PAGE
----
Siblings Kristen and Michael are pretty typical "tweens." They both have Facebook and Twitter accounts. Their mom agreed to meet with us on a story about Internet safety. We introduced Kathy to the Chief Deputy DA. Just Kathy's name. We had an undercover detective go online. For the purpose of this demonstration, they focused on Kristin and without much trouble had a lot of information. "I now know her church, her residence, what her mom does, her soccer club, her friends' names," said the detective.
He showed Kathy and daughter Kristin how they got all that information. And then the moment of truth. He tells them that with all of that info he was able to pose as a 13-year old girl and request to be Kristin's friend. The supposed girl said she went to Kristin's school. She accepted the request.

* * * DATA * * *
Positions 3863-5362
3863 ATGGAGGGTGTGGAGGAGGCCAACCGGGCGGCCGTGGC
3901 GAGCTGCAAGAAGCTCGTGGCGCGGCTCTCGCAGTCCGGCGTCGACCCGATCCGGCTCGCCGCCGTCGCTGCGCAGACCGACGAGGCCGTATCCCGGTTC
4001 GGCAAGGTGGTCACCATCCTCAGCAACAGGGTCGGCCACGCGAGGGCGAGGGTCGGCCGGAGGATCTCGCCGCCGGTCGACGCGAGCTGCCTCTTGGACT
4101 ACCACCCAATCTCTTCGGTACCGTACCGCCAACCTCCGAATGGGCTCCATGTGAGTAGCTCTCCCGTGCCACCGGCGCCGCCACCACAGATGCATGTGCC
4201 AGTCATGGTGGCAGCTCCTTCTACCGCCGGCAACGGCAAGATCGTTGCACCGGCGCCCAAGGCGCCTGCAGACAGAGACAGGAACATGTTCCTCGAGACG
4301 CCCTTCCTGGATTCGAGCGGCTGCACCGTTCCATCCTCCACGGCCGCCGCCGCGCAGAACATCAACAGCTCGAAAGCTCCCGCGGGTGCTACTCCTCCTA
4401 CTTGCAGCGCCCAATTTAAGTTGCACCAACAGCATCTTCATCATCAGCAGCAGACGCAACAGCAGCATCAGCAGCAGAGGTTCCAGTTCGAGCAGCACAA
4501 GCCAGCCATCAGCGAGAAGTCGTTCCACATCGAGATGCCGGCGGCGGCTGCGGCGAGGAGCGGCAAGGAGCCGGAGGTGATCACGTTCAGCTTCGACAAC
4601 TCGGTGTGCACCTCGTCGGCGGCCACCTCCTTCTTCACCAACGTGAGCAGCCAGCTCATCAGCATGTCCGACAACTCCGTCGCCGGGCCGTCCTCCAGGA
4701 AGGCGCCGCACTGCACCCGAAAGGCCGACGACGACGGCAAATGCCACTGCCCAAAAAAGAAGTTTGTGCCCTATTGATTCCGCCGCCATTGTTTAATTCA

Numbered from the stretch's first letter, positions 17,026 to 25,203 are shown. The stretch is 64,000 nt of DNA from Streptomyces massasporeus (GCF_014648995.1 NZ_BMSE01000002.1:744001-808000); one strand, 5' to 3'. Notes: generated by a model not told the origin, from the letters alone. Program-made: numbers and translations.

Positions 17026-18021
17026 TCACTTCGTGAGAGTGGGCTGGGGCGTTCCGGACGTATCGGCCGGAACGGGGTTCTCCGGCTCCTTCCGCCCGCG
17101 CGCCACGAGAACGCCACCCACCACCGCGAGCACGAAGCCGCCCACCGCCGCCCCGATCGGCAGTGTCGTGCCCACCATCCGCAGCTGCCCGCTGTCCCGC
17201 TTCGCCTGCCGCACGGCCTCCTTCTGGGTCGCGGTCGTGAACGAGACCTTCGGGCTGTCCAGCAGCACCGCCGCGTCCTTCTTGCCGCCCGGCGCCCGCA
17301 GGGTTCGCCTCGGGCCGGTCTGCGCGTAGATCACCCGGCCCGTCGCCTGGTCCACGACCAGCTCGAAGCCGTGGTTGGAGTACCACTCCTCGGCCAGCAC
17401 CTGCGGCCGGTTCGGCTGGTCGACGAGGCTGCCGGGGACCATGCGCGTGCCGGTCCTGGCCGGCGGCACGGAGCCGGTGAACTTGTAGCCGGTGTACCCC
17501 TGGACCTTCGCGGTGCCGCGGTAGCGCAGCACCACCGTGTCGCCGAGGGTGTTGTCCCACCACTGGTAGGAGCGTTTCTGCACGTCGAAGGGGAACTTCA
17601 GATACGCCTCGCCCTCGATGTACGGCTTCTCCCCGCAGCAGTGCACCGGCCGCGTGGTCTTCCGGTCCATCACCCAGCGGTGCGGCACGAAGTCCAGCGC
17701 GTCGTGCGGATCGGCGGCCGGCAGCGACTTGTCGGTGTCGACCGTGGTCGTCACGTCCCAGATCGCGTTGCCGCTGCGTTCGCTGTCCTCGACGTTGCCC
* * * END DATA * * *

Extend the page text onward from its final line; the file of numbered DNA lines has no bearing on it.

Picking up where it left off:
"That is really scary," said Kathy. "That's really frightening."
"Now we've gone full circle," the detective explained. "We've gone from knowing your soccer team, knowing your church, knowing your school, knowing your friends, and now we're able to talk to you. And the name there is a girl's name, right?"
"Girl's name," said Kristin. "Yeah."
The detective asked, "Do I look like a 13 year old girl?"
"No," Kristin responded.
It is scary for them both to see. Kristin's page is private, but some of her friends' pages were not. "If I were interested in targeting Kristin," added the detective, "I would do it through her friends' pages."
All of this despite the fact that Kathy and her husband guard their children's Facebook pages very carefully and have strict rules about what gets posted. Something the detectives say is great parenting, but unfortunately many parents do not know how to monitor activity or the value.
"We have discussed that," Kathy said. "You know, how, don't tell people you're alone on line. That kind of thing people.. Even people that are friends with them. If you don't recognize the name, don't do it."
"It is very easy to manipulate the Internet to gain information on people," said the detective.